In 1969 Pryor moved to Berkeley, California, where he immersed himself in the counterculture and rubbed elbows with the likes of Huey P. Newton and Ishmael Reed. He signed with the comedy-centric independent record label Laff Records in 1970 and recorded his second album, Craps (After Hours). Not long afterward, Pryor sought to get a deal with a larger label, and after a protracted period of time, signed with Stax Records. His third, breakthrough album, That Nigger's Crazy, was released in 1974 and was almost sued out of existence by Laff, who claimed ownership of Pryor's recording rights. Negotiations led to Pryor being released from his Laff contract in exchange for the small label being allowed to release previously unissued material recorded between 1968 and 1973 at their leisure.

During the legal battle, Stax briefly closed its doors. Pryor then resigned with Reprise/Warner Bros., who immediately rereleased That Nigger's Crazy on the heels of his first album under his new Reprise/Warner Bros. deal, ...Is It Something I Said?. With every successful album Pryor recorded for Warner Bros. (or later, his concert films and his 1980 free-basing accident), Laff would turn around and rush out a hastily-compiled, badly packaged album of old material to capitalize on Pryor's growing fame - a process the label would undertake until 1983.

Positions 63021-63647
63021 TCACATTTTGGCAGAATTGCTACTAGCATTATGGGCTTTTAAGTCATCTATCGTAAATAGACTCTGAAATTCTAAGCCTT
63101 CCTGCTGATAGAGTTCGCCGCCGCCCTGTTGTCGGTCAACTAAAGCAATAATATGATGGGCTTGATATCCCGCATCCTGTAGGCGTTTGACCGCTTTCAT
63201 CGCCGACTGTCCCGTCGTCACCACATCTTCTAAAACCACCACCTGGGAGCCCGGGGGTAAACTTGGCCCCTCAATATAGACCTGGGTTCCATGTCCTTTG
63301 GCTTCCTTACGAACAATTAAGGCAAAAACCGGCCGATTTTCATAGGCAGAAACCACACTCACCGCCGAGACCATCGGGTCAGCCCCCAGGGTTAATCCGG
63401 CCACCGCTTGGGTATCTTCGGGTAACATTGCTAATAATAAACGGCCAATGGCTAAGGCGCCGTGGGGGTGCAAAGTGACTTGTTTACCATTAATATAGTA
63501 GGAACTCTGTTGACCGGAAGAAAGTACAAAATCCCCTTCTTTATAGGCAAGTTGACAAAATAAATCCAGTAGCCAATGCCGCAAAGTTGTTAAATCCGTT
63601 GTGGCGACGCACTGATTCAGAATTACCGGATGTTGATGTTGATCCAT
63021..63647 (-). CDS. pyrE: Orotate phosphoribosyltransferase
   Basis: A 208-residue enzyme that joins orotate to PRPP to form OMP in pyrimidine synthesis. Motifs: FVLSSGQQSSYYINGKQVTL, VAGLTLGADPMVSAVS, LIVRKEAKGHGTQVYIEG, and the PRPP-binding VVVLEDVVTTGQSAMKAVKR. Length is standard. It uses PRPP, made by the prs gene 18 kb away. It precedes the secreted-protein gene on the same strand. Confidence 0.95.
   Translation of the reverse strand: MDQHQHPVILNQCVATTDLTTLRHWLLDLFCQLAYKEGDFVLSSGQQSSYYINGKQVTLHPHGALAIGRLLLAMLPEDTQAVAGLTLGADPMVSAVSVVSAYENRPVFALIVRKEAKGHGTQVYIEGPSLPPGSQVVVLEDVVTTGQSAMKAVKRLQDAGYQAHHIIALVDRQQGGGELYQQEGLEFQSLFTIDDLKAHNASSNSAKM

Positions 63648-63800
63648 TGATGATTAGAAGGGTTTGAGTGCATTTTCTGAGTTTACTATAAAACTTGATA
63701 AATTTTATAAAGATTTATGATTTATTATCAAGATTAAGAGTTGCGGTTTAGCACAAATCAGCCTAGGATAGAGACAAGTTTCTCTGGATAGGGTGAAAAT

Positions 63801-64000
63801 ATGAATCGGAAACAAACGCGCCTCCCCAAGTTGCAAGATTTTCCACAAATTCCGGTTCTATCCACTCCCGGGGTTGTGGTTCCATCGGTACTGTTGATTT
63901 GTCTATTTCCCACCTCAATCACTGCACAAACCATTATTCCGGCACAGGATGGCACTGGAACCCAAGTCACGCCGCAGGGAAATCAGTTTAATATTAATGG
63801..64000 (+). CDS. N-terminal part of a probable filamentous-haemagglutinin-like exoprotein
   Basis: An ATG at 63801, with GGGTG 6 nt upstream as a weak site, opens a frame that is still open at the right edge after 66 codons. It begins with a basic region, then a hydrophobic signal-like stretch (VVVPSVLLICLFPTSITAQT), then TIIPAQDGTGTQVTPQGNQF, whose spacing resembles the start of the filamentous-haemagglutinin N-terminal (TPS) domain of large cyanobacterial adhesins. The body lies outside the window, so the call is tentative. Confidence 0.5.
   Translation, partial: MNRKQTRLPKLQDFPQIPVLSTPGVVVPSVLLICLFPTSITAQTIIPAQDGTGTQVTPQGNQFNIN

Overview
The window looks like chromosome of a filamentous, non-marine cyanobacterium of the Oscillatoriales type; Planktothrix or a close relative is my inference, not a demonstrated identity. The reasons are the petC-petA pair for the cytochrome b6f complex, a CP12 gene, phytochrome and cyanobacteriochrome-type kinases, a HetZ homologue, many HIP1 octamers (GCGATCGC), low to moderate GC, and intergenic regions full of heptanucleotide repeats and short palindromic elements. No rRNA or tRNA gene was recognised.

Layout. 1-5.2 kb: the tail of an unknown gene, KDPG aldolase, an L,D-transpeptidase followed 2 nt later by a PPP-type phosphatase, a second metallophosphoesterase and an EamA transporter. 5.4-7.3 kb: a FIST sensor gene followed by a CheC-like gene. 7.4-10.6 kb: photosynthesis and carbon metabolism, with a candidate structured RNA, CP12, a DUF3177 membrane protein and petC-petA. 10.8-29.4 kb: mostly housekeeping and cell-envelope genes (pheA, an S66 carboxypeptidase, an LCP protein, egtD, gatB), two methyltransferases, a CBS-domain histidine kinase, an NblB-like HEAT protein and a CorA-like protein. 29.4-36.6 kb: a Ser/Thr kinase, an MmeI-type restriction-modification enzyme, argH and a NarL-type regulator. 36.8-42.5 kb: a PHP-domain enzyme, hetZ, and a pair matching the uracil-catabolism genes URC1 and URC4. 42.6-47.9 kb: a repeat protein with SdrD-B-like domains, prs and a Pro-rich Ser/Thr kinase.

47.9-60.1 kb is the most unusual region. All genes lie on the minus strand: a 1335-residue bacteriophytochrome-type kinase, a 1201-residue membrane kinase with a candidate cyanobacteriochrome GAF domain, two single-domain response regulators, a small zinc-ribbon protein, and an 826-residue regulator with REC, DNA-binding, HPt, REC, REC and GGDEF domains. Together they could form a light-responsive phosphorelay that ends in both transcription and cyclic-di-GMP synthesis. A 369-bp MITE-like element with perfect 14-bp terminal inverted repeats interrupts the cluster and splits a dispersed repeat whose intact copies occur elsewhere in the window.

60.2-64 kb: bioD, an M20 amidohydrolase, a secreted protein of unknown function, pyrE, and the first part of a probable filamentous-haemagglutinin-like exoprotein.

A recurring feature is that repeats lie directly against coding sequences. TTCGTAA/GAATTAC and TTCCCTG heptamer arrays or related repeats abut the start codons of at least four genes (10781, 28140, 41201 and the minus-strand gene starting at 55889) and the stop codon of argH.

Comfortably successful and into the zenith of his career, Pryor visited Africa in 1979. Upon returning to the United States, Pryor swore he would never use the "N" word in his stand-up comedy routine again. (His favorite epithet, "motherfucker", remains a term of endearment on his official website to this day.)

Pryor appeared in several popular films including Lady Sings The Blues, The Mack, Uptown Saturday Night, Silver Streak, Which Way Is Up?, Car Wash, The Toy, Superman III, Brewster's Millions, Stir Crazy, Moving, See No Evil, Hear No Evil and Blue Collar. In four of his films, he co-starred with Gene Wilder. He also co-wrote Blazing Saddles directed by Mel Brooks and starring Gene Wilder. Pryor was to play the sheriff in "Blazing Saddles", but the film's producers were unsettled by his vulgarity and Mel Brooks chose Cleavon Little instead.

The freebasing incident and its aftermath